“Walking the Borderlines” by Tracy Fahey begins with a woman recalling a trip to Paris as a youth. Here she met a fellow “borderliner” –  those who can see and hear the paranormal – with whom she also shares a general interest in the darker, spiritual side of life. They end up in a haunted flat together, and the result is a spooky but modern piece, well placed between the more intense stories either side.

The final story – another of my favourites – is the longest in the anthology so stick the kettle on and settle in because you’re in for a treat. Stephen Bacon never fails to impress me and with “It Came from the Ground” he manages it with the opening line.

“We’d been in Rwanda for only a few days when we saw the child with the machete.”

This is a splendid teaser, and what follows doesn’t let it down. The story is narrated by a Pulitzer-dreaming photographer named Jason, recalling the story of his travels to militia-torn Rwanda. Accompanied by his partner, another colleague and a local guide, he was looking to snatch some shots of the aforementioned child, said to be a terrible warlord despite only being 12 years old. But while staying overnight at a convent before trekking to the warlord’s rural compound, talk of devilry, jinns, and superstition abounds.

The author keeps you wondering as to where the menace is going to manifest. There are many possibilities – his own group with its relationship troubles, the warlord child, or perhaps it is something else malevolent out there in the unfamiliar and dangerous African countryside. The account is perfectly paced – definitely the “page-turner” of the anthology – and boasts an immense sense of place and an appropriate sense of grim reality.

Although there are stark moments of fear and ghastly action, it’s the subtle touches that really notched it up for me. Sometimes a simple and deftly timed paragraph delivers an ominous chill, catching the reader with their guard down. One example is this line, which suddenly cranks the threat after Jason has posed for a casual group photograph at the convent:

“Just last week I was looking at the photo in my apartment, realising that it captured the final time we were all together before death swept in.”

We know it’s coming, and soon, but what is it? The author whisked me through Jason’s grim, exciting journey with some superb turns of phrase towards a monstrous showdown that I never saw coming, and it concludes the anthology on a very satisfying note.

I enjoyed Darker Minds. Ross Warren and Anthony Watson have created a colourful anthology, rich with imagination, and all the stories presented are well written. The numerous 1st person tales work well, testimony to the editors’ ability to spot an accomplished voice, and there’s plenty of social commentary and conscience to bring depth to the thrills and chills.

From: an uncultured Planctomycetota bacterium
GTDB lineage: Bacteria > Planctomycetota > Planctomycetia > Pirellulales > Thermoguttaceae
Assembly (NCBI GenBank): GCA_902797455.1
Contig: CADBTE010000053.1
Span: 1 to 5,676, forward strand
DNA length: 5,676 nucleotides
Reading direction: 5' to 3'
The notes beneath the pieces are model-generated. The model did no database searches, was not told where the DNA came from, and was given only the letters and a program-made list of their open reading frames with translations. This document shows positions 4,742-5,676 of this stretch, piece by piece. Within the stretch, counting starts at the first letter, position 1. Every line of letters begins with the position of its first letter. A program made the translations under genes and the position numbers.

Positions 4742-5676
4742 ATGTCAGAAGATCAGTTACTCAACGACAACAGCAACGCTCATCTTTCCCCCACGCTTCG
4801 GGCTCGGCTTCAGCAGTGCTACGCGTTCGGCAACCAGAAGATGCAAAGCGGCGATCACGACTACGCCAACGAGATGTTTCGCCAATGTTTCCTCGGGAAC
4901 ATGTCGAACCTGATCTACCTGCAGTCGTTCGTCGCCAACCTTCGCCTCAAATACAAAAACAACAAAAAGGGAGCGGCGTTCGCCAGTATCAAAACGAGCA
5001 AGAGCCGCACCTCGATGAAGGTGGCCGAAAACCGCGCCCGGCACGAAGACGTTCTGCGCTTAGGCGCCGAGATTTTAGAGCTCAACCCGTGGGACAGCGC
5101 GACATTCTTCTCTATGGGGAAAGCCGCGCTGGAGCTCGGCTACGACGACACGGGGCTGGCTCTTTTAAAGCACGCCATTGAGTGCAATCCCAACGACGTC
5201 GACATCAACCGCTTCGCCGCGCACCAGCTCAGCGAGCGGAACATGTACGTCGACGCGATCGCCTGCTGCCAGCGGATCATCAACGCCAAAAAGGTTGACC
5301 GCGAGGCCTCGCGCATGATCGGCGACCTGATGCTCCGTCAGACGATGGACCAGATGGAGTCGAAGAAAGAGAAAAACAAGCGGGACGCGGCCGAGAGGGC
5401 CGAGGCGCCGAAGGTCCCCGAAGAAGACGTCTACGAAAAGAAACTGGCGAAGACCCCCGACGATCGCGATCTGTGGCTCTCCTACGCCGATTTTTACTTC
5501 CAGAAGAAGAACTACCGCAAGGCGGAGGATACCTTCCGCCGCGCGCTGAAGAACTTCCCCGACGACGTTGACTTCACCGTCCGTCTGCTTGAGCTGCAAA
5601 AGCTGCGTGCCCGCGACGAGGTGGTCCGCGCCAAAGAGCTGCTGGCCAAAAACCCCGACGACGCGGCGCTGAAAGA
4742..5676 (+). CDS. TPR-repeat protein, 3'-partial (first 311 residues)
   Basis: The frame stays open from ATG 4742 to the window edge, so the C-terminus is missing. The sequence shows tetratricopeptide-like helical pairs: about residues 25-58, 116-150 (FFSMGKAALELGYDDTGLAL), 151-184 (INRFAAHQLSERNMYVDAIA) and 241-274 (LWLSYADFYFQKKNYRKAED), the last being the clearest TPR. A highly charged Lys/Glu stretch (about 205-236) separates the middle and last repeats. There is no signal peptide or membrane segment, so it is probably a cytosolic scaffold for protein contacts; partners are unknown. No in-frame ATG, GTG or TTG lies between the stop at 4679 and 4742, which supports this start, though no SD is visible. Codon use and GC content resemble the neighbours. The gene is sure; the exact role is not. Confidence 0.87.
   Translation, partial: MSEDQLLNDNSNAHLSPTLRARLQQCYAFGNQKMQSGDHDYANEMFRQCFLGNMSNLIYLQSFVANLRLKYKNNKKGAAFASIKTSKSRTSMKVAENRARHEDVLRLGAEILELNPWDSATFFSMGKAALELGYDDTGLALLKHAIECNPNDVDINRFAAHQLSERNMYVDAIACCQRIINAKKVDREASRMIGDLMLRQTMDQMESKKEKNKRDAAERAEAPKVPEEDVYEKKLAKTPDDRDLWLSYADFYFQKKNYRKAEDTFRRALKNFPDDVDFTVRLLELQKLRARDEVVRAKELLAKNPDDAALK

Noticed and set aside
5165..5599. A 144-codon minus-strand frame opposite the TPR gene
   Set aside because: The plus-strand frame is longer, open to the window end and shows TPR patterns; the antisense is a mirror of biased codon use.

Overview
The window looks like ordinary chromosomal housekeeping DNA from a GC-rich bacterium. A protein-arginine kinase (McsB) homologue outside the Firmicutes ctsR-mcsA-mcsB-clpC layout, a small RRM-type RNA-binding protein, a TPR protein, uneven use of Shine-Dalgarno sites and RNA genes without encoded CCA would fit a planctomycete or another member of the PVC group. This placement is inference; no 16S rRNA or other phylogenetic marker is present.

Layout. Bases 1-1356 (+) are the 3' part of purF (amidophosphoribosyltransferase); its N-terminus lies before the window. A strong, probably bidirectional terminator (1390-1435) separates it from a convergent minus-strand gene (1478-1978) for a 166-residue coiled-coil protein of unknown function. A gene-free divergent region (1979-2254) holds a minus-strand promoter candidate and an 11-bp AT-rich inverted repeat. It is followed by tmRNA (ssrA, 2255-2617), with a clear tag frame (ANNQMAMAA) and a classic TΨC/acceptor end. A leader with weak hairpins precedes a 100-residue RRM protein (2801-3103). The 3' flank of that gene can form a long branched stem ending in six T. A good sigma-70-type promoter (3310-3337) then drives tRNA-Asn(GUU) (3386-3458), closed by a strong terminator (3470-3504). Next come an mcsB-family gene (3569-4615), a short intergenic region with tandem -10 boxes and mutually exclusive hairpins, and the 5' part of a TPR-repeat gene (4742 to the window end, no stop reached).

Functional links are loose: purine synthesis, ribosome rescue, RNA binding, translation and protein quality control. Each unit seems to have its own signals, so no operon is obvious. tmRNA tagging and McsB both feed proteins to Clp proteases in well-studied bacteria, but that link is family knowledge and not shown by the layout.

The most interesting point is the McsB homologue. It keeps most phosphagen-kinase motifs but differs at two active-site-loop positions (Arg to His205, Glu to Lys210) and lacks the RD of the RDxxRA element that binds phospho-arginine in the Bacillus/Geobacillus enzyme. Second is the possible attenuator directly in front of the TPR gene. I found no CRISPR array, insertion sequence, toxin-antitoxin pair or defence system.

If you’re familiar with the contributors – a fine array of indie horror writers – then you’ll know what to expect. If not, this is a sound opportunity to add some new genre talents to your list.

Review – Black Static #47

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I rarely review magazines/journals at the Hellforge but this fine UK publication from TTA Press is so consistently solid that it deserves a trumpet. If you’re not familiar, the digest-sized mixture of articles, interviews, art, new short fiction and genre reviews will please the horror fan who likes things fresh and off the beaten path. Rather than formulaic creeps, Black Static favours scares of the shadowy and intangible, boasting a level of writing that is always superb throughout.

Black StaticIssue 47 kicks off with two thoughtful and eloquent commentaries. “Coffinmaker’s Blues” by Stephen Volk discusses Hitchcock’s Frenzy and its cultural and historical context with regard to London serial killers. “Notes from the Borderland” by Lynda E. Rucker ponders fear in horror entertainment. She discusses that fear-fans often fall into two camps: those who demand to be jolted out of their seats, and those who regard this as less important to a destabilising, unsettling chill. While immediately less shocking, the latter lasts much longer, and is the essence of what Black Static is all about.

Next up is the fiction, commencing with a spooky road trip in “On the Road with the American Dead” by James Van Pelt. We meet Jeremy – a travelling photocopier salesman – who spends a lot of time alone on the dusty Kansas highway. But just as he is relaxing into this particular journey, he’s blindsided by the sudden appearance of a girl beside him in his car. After the shock, he converses with her and realises she appears to be a ghost from the past, and certainly isn’t his last encounter of the journey. This reflective opener is extremely evocative – I was right there in the car with Jeremy from the first paragraph – and combines moments of dry humour along with the melancholy vibe to great effect.